A word I so want to be erased from the dictionary. Even if the doctors dismiss my “finding,” I hold on to the truth, my truth, my reality. The reality of what I experienced. I am not going to let anyone take away from me the truthfulness, the validity of my experience. Even if they’re the so-called experts and authority in the field of science and medicine, which, don’t get me wrong, I have so much high regard and respect for.
But they’re not infallible. No one is. And especially even if we’re talking Stanford, one of the leading U.S. hospitals in neurosurgery.
Since that controversial “reflex” moment, my brother repeatedly shows signs that he is well on his way to recovery. Consistently. It is our family’s daily dose of miracles.
The doctors’ prognosis goes from “not making it,” to “making it but will be a vegetable,” to “surviving but with major disabilities especially memory loss,” “confined to a wheelchair,” etc.
My standard response to every prognosis? “God’s will.”
None of it comes true. N O N E.
It gets to the point that, after I ask for the latest prognosis, Dr. John Sinclair, one of the neurosurgeons who assisted during the surgery, responds with, “Nadine, we don’t want to give you any more diagnosis because in the end, you’re going to prove us wrong again.”
Puffing out my chest, keeping my shoulders back, holding a straight posture and exposing my neck, I give off a radiant smile. A smile of content and gratitude. A smile, admittedly, tinged with a little sarcasm and partly vindication.
My hurt little Nadine so wants to anchor her hands on the waist, hold her chin up high, raise her eyebrows, and brag, “I told you so!” 🙂
But I stop myself, and I stop asking for any more prognosis.
I simply know there’s only one way for my brother to go — up and about and get better.
Coming from a Stanford surgeon though, that response is quite revealing. And truly humbling.
And I am finding contentment knowing that, regardless of what these medical experts explicitly say, believe or admit, my brother’s survival and healing may well be seen as miraculous indeed. He may as well be considered a “walking and living miracle.”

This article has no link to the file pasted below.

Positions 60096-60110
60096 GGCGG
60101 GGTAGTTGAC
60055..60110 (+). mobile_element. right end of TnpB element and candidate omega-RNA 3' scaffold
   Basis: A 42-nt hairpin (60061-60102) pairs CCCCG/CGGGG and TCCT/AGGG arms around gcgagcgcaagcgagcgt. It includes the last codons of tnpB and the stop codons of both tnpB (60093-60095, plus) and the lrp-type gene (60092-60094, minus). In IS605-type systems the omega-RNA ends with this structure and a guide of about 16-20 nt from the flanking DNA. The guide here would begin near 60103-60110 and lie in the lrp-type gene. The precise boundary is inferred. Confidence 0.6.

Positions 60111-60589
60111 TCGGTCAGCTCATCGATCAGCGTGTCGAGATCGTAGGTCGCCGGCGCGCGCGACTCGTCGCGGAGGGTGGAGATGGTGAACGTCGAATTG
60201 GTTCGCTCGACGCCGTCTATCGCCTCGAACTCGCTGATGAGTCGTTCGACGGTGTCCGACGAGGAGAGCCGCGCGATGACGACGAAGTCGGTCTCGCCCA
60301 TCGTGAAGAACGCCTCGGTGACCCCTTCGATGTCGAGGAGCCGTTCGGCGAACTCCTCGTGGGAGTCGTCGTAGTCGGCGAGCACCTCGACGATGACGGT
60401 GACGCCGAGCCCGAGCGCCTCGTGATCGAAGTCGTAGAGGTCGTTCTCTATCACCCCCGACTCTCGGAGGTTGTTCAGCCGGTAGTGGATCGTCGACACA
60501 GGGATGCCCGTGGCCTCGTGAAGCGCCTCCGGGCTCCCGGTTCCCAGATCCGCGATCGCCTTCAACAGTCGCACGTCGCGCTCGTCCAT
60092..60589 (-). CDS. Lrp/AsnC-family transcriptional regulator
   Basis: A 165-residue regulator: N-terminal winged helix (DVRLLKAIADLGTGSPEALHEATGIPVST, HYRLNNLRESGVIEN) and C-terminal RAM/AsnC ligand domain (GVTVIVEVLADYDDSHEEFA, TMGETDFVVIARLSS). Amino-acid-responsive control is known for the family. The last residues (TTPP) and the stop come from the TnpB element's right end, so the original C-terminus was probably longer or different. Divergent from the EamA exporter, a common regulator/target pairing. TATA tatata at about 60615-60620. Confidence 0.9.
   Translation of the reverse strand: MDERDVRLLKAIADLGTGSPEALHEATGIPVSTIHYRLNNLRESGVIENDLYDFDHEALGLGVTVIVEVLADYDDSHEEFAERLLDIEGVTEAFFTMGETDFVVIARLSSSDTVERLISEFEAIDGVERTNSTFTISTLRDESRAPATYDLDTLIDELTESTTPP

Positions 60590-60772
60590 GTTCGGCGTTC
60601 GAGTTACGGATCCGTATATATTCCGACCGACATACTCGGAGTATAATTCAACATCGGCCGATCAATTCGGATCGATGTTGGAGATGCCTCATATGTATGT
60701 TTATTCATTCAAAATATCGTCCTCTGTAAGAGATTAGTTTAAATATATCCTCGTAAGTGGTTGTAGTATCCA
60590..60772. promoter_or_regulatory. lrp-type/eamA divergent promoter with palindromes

They can have all the explanations they can think of, as to why and how my brother survived and recovered.
I believe in miracles. I know a miracle when I see one.
After all, like my brother, I too am an embodiment of miraculous healing and recovery.
* * * * *
This is the second part of my series of reflections on my caregiving experience which took place 10 years ago at around this time. My brother had ruptured aneurysm due to drug abuse. He was in a comatose state for a number of weeks. I became his full-time caregiver. An experience I cannot forget. An experience I have no intention of erasing from my memory.
Now, each time I look back at my experience, despite all the hurt, the pain, and the family drama and my eventual estrangement from my family, I’m filled with much gratitude and appreciation for all that I’ve learned and all the growth opportunities that were presented.
Being my brother’s caregiver is one of the major turning points in my life. I experienced so much joy and fulfillment that it made me finally embrace the healing arts, not simply as a lifestyle but as the next field and career to pursue. A calling that I had been ignoring and dismissing for a few years prior to my caregiving experience. I was and am no longer the reluctant healer transitioning from a corporate executive.
Today, I am dedicating my life to healing. Healing through writing. Writing for the purpose of healing.
I am carrying out my mission and contributing to the planetary and humanity’s ascension through writing and blogging, through my beingness and living my light.
When I write and blog for the purpose of healing, I heal not only myself. Every written word, the energy behind it reverberates through blogosphere, the atmosphere, biosphere, noosphere. Every written word impacts and affects the collective, those who are in need of it and the energy that the message carries.
Through this blog site, I am able to be a change agent assisting in the transformation of the consciousness and evolution of humanity and our planet, a channel through which healing and growth may take place.
I’m now doing what brings me joy, and what brings joy to others — healing through writing and blogging. Thanks, in part, to my caregiving experience.
- It Isn’t Just Reflex; It Is My Brother’s Response, Dammit! – Reflections On My Caregiving Experience
- Aligning With Truth Turns Two!
- “That’s because of his aneurysm!” — The Beginning Of the End Of My Caretaking Days and Rescuer Role
- I Am So Over My Caretaking Days
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